Psoriasis is a common inflammatory skin condition that affects the extensor surfaces like elbows, knees, and ankles. Scalp, hands, feet, and nails may also be affected. It usually presents as scaly, red to dark patches of the skin over the affected area. Though it is a common condition, it may cause considerable social discomfort to the affected person.
What causes Psoriasis?
Psoriasis has a multifactorial cause, but the main reason is supposed to be an autoimmune response, where the inflammatory cells cause increased skin turnover. Genetics also play an important role in the manifestation of psoriasis. Conditions such as winter, alcohol intake, obesity, throat infections can suddenly make psoriasis worse.
How does the dermatologist diagnose psoriasis?
Psoriasis is a clinical diagnosis in most parts. This means that your dermatologist can diagnose the disease based on the history, the location of the skin lesions, the classical appearance of the patches. However, if the lesions or the locations are not classical, the diagnosis can be confirmed by dermoscopy or skin biopsy.
What are the different types of psoriasis?
- Localized plaque psoriasis - Usually this kind of psoriasis has few small to moderate round plaques with scales seen over the extensor aspects of elbows, knees, shin, and ankles.
- Scalp psoriasis - Rounded scaly patches over the scalp, sometimes extending onto the hairline or behind the ears.
- Palmoplantar psoriasis - This variation of psoriasis can mimic hand eczema or foot eczema.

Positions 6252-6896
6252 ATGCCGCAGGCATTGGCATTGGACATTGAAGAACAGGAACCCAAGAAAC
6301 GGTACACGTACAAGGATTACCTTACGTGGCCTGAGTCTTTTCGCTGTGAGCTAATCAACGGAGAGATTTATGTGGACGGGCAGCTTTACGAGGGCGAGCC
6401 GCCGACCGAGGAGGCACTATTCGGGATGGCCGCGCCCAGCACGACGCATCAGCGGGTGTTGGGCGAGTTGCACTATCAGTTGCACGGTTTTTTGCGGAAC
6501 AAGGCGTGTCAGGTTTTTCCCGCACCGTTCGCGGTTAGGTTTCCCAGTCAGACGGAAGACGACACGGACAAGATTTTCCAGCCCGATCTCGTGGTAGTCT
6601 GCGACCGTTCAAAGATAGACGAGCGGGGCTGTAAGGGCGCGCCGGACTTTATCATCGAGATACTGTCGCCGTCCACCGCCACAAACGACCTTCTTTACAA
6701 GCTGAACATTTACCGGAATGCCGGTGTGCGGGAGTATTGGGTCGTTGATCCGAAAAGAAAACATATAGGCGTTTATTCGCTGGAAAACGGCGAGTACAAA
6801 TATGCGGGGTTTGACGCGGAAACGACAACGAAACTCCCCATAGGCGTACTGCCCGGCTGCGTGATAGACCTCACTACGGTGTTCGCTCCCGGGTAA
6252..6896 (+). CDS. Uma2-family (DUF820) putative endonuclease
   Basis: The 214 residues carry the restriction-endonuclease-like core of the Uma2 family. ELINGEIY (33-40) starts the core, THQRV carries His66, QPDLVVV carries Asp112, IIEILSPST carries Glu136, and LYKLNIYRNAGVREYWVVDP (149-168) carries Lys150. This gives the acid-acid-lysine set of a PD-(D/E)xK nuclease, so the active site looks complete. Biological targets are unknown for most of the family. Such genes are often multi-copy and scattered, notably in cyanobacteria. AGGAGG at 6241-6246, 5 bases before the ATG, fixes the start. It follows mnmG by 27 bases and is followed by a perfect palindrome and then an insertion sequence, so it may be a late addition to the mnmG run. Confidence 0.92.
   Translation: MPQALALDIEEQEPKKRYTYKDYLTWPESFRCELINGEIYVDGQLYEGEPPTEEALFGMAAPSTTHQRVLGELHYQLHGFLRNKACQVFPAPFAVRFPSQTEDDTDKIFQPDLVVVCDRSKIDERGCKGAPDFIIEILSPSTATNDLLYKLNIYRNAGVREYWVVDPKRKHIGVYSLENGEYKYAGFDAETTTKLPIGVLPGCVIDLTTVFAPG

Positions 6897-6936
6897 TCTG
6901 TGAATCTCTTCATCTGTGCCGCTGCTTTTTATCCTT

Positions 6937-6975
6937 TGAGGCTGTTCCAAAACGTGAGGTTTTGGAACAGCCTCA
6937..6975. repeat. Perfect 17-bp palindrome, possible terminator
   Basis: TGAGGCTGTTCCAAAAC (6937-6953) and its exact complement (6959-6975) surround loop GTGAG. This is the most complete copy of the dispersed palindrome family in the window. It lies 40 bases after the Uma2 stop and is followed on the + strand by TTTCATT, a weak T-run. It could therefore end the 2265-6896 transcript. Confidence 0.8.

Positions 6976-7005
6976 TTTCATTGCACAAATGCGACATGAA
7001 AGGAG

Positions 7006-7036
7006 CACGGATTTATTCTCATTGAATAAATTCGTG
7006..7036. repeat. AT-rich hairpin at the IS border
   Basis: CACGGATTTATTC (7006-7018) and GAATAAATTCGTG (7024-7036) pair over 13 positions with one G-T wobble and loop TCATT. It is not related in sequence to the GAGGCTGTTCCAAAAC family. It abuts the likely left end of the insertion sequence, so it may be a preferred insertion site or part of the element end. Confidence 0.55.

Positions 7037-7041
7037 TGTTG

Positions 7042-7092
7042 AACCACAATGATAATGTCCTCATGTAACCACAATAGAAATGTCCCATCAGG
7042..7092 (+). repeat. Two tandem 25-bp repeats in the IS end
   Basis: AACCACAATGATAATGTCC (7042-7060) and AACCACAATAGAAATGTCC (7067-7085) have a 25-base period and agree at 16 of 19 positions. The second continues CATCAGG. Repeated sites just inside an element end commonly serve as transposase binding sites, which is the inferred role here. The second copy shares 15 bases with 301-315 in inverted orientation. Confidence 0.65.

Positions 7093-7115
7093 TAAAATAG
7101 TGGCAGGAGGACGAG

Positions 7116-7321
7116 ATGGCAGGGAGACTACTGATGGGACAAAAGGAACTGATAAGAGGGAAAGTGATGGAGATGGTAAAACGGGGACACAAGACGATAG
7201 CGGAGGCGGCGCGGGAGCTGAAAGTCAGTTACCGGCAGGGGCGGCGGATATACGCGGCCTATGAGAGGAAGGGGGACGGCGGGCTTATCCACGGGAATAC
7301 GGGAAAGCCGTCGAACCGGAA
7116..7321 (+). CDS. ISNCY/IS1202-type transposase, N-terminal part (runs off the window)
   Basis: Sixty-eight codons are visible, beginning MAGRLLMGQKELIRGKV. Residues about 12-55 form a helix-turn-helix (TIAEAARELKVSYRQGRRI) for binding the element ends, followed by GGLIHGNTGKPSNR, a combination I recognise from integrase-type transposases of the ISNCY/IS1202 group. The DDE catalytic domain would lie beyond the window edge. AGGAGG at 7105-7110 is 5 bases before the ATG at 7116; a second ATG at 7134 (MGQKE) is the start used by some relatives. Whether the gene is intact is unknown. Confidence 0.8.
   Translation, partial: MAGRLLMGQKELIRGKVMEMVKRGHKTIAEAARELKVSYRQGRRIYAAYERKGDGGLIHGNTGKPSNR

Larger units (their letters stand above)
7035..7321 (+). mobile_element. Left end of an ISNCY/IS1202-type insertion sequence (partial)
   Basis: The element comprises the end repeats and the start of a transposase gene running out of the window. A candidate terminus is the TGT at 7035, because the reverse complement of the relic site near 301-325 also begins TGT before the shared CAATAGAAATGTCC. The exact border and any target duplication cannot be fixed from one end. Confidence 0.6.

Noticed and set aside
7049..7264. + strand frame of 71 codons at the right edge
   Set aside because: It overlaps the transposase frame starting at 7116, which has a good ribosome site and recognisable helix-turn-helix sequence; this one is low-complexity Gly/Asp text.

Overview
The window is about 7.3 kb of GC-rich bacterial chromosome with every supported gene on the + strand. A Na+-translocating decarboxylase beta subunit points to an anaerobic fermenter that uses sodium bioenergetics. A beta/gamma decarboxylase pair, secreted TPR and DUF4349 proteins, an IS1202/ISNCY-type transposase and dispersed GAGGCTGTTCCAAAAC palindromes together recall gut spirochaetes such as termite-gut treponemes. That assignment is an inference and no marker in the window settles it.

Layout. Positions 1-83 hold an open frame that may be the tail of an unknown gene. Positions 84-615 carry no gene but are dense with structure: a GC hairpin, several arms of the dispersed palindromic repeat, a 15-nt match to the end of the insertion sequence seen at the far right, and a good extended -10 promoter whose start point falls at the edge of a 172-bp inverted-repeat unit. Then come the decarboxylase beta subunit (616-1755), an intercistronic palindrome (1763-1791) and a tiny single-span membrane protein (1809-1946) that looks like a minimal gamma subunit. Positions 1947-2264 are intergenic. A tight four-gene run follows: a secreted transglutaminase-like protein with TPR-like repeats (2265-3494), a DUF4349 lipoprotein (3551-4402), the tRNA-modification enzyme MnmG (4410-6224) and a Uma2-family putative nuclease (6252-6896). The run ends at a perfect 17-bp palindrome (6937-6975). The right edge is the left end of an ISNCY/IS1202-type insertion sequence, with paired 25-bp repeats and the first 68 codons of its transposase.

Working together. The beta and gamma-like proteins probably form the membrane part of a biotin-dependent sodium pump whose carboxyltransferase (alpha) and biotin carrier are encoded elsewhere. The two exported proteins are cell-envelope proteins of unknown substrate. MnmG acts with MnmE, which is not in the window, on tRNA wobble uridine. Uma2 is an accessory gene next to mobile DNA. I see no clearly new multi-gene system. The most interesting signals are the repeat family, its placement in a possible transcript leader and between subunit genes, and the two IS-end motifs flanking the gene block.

- Guttate psoriasis - Guttate psoriasis can present suddenly, as a rash of small, reddish plaques, and many times, there may be minimal or no scaling.
- Nail psoriasis - Sometimes, only the nails are affected in psoriasis. In this case, the nails become separated at their distal ends, maybe thickened and ridged.
- Erythrodermic psoriasis - A very rare but serious variant of psoriasis where the whole body becomes red and scaly. This condition needs hospitals based on inpatient care.
- Pustular psoriasis - A very rare but serious variant of psoriasis where small pinpoint pustules develop over psoriasis. This condition needs hospitals based on inpatient care.
What are the complications of psoriasis?
Psoriasis is a common inflammatory condition, which usually runs a mild course with occasional flares and remissions. However, in some patients, there may be some complications.
- Psoriatic arthritis: This is seronegative arthritis seen in about 10% of all patients with psoriasis.
- Psoriatic Erythroderma and Pustular psoriasis: These are uncommon types of psoriasis that can need hospital-based inpatient treatments.
What are the medical treatments of psoriasis?
There are many treatment options for psoriasis, however, all of them give remission from the condition and not a cure.
- Topical treatments: Creams and lotions containing moisturizer, steroids, tar, salicylic acid, anthralins have been used for significant improvement. These can be used when psoriasis involves small areas of the body.
- Oral treatments: Treatments such as Methotrexate, Cyclosporine, Hydroxyurea, Retinoids, and newer agents such as Biologicals are used to help with moderate to severe psoriasis.
- Phototherapy and excimer: These light and laser-based technologies help to reduce psoriasis without causing side effects.
What are the lifestyle changes needed to improve psoriasis?
Studies now show that exercise and eating healthy improves psoriasis. The reduction of body fat also shows a positive correlation with psoriasis improvement.